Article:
The Church of Jesus Christ of Latter-day Saints is doing its part to inoculate the world against COVID-19.
The Utah-based church announced on Friday that it has donated $20 million to fund a program targeting the distribution of coronavirus vaccines to impoverished nations.
The donation is going to UNICEF as part of the organization’s partnership with the UN-backed COVAX initiative, which this week sent its first deliveries to the western African nations of Ivory Coast and Ghana, reported The Associated Press.
“This grant for our important role in COVAX, from Latter-day Saint Charities, is the single biggest donation from a private-sector partner that we’ve received to date,” noted UNICEF executive director Henrietta Fore, according to the Deseret News. “We hope that their generosity inspires other organizations, businesses and individuals to help ensure equitable access to COVID-19 vaccines.”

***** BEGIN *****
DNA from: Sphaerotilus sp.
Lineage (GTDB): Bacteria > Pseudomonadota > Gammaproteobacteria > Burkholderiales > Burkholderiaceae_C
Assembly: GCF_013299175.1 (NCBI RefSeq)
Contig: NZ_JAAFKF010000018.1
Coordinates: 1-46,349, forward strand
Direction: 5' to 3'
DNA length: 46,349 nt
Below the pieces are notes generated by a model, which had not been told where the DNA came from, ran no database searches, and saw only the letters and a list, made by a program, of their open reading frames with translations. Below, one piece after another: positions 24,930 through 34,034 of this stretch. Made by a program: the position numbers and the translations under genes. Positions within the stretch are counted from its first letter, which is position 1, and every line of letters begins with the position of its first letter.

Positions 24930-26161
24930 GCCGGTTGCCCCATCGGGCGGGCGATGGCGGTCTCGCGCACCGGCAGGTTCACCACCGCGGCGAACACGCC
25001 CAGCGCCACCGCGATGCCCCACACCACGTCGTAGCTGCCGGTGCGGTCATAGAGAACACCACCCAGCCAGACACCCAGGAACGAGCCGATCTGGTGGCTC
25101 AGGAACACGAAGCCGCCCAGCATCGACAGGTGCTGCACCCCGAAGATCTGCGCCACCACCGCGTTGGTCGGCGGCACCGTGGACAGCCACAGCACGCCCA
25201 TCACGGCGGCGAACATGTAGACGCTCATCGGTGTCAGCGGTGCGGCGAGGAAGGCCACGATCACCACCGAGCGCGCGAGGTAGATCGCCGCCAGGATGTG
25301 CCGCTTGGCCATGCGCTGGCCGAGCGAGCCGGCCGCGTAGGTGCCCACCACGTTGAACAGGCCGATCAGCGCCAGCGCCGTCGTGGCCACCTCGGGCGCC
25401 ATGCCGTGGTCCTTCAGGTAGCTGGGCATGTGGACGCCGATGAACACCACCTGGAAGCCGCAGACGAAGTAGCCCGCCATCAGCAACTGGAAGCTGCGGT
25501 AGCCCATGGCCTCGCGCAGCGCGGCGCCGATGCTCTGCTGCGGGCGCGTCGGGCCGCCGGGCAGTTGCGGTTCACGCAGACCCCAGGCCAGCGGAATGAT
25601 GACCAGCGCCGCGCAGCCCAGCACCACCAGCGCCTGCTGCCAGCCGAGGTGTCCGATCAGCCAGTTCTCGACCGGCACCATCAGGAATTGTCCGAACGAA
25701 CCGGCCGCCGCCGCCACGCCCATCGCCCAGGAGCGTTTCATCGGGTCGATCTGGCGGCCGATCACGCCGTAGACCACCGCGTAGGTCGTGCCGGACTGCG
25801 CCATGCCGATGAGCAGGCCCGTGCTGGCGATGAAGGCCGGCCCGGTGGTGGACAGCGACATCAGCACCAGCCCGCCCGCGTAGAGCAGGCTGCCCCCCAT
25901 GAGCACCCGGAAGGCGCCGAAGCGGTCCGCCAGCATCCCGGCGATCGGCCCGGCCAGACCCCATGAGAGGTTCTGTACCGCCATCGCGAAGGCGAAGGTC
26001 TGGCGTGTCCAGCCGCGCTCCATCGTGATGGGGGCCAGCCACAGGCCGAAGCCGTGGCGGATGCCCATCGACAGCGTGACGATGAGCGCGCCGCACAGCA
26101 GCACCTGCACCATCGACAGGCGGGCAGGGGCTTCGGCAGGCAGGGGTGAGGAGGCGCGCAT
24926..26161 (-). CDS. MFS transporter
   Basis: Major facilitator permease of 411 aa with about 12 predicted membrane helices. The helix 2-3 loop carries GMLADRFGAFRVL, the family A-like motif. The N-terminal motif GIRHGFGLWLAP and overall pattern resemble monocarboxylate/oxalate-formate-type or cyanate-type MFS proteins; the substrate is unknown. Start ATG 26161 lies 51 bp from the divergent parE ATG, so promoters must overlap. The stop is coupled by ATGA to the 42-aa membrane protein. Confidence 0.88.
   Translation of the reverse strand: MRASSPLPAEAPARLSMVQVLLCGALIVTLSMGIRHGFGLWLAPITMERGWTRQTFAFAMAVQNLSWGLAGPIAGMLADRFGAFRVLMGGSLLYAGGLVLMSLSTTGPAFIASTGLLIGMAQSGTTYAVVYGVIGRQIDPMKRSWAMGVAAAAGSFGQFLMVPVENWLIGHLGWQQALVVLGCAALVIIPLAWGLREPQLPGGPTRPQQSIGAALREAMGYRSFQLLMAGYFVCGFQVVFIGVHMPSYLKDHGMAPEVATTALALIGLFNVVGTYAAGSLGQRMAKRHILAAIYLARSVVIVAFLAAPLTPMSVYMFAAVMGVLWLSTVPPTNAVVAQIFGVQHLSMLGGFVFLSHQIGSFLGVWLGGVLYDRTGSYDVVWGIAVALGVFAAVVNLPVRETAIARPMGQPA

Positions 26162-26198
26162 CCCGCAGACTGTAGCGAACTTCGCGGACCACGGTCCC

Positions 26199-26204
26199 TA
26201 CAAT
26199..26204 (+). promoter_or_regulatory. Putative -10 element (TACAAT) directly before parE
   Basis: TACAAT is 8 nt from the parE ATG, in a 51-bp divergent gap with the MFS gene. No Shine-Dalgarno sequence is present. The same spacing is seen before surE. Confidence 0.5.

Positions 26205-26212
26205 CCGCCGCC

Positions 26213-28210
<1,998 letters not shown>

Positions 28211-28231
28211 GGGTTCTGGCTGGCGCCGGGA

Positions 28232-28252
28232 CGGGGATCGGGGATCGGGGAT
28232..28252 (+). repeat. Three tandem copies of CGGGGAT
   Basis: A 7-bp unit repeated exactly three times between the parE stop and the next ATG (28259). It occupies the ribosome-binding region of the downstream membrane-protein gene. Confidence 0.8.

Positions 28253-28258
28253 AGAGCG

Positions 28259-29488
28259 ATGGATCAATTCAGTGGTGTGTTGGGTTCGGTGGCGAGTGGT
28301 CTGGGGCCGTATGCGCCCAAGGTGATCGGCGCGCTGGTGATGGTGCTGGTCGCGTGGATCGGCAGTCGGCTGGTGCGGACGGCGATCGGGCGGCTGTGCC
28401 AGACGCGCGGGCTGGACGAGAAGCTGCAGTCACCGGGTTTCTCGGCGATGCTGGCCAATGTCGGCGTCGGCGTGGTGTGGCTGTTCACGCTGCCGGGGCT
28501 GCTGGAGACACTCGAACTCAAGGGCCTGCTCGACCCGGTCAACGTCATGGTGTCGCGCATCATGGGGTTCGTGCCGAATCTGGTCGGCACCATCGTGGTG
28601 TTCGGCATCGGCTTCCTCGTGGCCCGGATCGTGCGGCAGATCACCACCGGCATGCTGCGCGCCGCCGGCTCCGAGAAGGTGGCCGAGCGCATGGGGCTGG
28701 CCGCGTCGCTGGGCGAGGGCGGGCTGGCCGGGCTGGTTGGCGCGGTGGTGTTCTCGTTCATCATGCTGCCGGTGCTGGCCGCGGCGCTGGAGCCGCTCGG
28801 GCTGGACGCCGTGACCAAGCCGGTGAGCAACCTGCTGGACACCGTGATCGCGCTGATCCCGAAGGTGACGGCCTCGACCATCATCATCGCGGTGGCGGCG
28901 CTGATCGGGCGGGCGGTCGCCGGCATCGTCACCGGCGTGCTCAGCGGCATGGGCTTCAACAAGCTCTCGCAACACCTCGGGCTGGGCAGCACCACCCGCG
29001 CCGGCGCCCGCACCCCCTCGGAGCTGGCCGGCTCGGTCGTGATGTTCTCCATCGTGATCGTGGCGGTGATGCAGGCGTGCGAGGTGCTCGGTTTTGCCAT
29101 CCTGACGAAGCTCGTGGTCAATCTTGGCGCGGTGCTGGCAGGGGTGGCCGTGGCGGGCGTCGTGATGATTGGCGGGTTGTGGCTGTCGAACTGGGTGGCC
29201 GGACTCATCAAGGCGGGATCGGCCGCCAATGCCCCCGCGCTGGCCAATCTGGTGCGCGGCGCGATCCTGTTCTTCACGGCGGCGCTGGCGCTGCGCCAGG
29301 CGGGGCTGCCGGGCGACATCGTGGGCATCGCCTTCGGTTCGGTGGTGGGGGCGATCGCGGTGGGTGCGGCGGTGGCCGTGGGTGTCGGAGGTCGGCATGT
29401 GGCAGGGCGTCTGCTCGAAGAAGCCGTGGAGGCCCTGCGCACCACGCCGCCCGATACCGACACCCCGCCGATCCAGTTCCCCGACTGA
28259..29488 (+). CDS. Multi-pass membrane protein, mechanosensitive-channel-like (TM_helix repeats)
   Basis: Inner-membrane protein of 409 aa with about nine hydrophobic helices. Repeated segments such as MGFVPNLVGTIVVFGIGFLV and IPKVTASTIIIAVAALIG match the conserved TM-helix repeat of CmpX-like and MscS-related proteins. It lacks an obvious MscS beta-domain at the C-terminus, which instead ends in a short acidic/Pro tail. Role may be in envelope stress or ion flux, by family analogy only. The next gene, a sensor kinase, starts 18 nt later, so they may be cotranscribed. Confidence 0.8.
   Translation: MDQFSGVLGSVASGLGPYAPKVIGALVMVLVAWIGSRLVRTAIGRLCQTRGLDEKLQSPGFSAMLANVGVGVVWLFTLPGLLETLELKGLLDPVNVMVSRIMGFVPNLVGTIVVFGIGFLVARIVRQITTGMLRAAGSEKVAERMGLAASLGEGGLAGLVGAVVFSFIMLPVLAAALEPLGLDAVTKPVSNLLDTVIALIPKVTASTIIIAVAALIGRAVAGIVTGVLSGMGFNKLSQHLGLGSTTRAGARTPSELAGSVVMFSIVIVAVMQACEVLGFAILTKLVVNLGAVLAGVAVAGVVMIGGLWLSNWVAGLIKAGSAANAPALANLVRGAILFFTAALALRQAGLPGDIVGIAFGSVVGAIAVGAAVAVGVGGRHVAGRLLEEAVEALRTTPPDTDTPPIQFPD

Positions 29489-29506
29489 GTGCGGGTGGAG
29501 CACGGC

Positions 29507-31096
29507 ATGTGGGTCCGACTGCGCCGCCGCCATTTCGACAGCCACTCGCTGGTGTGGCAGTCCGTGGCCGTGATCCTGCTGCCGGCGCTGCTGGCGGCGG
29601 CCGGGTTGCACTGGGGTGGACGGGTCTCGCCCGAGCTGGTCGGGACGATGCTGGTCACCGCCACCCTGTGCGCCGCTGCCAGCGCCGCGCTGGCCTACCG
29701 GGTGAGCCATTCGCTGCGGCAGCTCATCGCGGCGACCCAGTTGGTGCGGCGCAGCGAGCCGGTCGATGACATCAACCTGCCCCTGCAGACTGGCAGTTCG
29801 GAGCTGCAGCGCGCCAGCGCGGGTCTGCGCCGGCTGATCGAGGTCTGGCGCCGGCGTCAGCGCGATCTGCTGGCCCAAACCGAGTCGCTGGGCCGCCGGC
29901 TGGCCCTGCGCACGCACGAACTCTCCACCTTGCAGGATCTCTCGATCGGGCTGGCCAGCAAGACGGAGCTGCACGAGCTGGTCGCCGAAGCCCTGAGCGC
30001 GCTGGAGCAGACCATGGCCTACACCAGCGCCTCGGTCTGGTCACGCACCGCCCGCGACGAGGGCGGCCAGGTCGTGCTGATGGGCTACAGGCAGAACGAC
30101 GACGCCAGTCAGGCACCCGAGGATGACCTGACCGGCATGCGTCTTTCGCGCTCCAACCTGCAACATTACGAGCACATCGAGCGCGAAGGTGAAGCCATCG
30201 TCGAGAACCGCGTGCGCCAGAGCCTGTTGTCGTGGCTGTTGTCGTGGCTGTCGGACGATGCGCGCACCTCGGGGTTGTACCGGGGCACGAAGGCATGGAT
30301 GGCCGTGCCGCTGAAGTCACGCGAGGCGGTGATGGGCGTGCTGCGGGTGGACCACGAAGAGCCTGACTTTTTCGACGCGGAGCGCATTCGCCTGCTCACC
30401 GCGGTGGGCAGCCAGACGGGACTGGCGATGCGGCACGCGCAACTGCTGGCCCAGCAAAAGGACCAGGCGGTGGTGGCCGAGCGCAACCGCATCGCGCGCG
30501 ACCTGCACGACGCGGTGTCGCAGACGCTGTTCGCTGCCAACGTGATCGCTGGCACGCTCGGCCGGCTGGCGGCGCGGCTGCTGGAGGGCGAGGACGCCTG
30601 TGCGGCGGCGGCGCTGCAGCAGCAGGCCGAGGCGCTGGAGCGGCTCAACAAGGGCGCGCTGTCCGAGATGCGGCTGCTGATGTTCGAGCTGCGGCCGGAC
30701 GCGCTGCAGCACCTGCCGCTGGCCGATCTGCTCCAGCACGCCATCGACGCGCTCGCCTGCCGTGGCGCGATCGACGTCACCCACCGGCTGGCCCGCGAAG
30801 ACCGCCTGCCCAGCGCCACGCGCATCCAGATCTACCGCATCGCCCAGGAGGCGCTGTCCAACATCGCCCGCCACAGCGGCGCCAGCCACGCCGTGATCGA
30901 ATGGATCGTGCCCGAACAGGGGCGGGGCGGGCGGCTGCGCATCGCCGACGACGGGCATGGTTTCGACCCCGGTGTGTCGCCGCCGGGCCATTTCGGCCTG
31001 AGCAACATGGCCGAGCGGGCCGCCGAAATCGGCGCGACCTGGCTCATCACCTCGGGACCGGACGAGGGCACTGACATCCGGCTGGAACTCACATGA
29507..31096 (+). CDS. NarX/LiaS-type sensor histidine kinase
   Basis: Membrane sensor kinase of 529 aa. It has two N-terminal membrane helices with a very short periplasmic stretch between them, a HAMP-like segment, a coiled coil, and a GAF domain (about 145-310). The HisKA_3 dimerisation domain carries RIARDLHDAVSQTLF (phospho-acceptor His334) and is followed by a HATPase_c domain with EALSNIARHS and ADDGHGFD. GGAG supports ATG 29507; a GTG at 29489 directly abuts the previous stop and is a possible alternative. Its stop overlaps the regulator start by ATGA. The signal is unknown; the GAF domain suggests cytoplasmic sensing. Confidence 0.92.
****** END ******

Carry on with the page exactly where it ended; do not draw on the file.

Officials have praised the initiative as the first vaccines are delivered to poor countries during the continuing pandemic, but it has been hindered by limited global supplies.
Ultimately, the goal is to deliver 2 billion shots by the end of 2021 to the world’s most vulnerable people.
Ghana received 600,000 doses of the AstraZeneca vaccine on Wednesday and Ivory Coast got 504,000 on Friday, according to The AP.
“As more adults in vulnerable communities are vaccinated, critical health, nutritional and educational services for children in need will be able to resume,” explained Bishop Gérald Caussé, the presiding bishop of The Church of Jesus Christ of Latter-day Saints. “We hold hope in our hearts, not only on overcoming the pandemic, but of seeing a brighter future for all children and their families.”Dozens of African migrants dead after boat capsizes in Mediterranean Sea »
As of Friday, more than 2.5 million people on Earth have succumbed to COVID-19, according to health tracker Johns Hopkins University.
Africa’s hardest-hit nation has been South Africa, which has reported nearly 50,000 coronavirus deaths — less than 10% of America’s fatality total of 509,000.
Last decade, Ebola breakouts in western Africa killed more than 11,000 citizens, according to advocacy organization World Vision International.